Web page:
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Andrew Pindar on wearing two hats at the Extreme Sailing Series

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25 June 2015 | Extreme Sailing,Feature

Andrew Pindar on wearing two hats at the Extreme Sailing Series

The Extreme 40 Sailing Series has grown year on year since its inception in 2007, with its accessible stadium format and high-speed boats helping to attract a wider audience to the sport. In his own words, Andrew Pindar “wears two hats” at the Extreme 40: his company, GAC Pindar, has the logistics contract with OC Sports, helping them move equipment across the globe between acts, and is also the title sponsor of one of the teams in the series. At the recent Extreme Sailing Series act in Cardiff, he talked to SportsPro about his involvement in the events, and the evolution of sponsorship in sailing properties.

What is different about the Extreme Sailing Series that made it something you had to be involved with?

We’d been watching the evolution of sponsorship in sailing, looking at where people were getting the best commercial return for their sponsorship dollars and I’d been running sailing as a means for business promotion basically all my working life. I came across the Extreme Sailing Series as it was evolving and was changing the way people were seeing sponsorship in sailing. The involvement of Mark Turner [of OC Sports, the company behind the Extreme Sailing Series and other events] also made it an extremely interesting prospect as he is the guy who essentially created Ellen Macarthur and all the media attention that went with that.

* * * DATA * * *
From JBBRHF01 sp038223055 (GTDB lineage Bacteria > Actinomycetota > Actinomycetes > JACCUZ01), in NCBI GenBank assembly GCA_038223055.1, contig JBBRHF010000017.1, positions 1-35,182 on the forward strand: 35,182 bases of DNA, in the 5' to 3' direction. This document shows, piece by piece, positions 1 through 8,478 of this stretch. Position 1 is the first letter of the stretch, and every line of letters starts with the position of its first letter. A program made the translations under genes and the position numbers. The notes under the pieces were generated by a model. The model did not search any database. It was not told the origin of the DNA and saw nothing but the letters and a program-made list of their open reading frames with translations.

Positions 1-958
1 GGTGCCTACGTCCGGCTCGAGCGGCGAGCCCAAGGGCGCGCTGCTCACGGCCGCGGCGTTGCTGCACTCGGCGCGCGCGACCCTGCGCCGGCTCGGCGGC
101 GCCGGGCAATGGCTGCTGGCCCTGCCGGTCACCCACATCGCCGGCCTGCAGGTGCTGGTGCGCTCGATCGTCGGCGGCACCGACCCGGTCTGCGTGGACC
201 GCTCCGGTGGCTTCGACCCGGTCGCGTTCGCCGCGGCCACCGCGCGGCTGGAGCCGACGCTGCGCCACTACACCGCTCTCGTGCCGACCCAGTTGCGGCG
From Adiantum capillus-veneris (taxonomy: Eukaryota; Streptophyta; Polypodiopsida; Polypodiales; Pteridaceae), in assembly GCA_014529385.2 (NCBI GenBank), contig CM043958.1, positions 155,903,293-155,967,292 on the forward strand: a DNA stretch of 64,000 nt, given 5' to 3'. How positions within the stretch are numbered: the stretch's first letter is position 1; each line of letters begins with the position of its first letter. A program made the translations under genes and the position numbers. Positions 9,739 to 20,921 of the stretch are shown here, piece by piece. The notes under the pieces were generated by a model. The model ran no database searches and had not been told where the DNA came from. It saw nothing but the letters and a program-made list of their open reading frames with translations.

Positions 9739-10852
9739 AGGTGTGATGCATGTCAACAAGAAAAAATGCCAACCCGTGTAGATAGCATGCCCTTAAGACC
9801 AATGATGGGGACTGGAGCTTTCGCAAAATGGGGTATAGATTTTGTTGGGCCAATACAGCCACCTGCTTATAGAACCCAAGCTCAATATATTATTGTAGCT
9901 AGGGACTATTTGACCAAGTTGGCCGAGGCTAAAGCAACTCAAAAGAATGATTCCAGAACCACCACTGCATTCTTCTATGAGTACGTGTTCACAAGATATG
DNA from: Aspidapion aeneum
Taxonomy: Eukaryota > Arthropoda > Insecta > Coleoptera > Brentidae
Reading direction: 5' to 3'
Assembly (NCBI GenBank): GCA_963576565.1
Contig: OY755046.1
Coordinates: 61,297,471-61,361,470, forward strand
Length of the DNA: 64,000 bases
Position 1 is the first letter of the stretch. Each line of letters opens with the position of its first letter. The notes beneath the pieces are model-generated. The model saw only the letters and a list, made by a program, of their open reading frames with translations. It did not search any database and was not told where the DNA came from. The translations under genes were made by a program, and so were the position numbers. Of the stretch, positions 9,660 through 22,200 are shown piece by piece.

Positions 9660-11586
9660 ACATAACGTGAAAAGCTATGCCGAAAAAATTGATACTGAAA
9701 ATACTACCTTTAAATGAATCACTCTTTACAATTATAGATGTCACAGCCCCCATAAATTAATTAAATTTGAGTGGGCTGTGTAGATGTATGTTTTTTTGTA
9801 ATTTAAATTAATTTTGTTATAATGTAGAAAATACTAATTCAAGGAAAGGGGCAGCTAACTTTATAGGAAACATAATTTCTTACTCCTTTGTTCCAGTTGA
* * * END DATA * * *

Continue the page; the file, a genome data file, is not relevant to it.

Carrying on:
"If someone is going to do something spectacular – like sail around the world – then that will draw media attention and there’s a value attributable to that"

He had put a huge amount of thinking into not only what it was that he needed to do to make sailing appealing to the general public, but he also had an appreciation of the fact that it had to work in a way that brands would wish to engage with that type of sailing because they were going to get better coverage and better visibility than they would otherwise. I think the simplistic argument is that in many sailing events you wave boats off at a dock and they disappear over the horizon, and come back eventually. Whereas with stadium sailing, you’re looking out over the bay here at the racecourse, so you see the thrills and the spills up close and personal and you can hear the shouting and screaming of the crews – which there is a lot of. It’s high-intensity stuff with the boats going very quickly.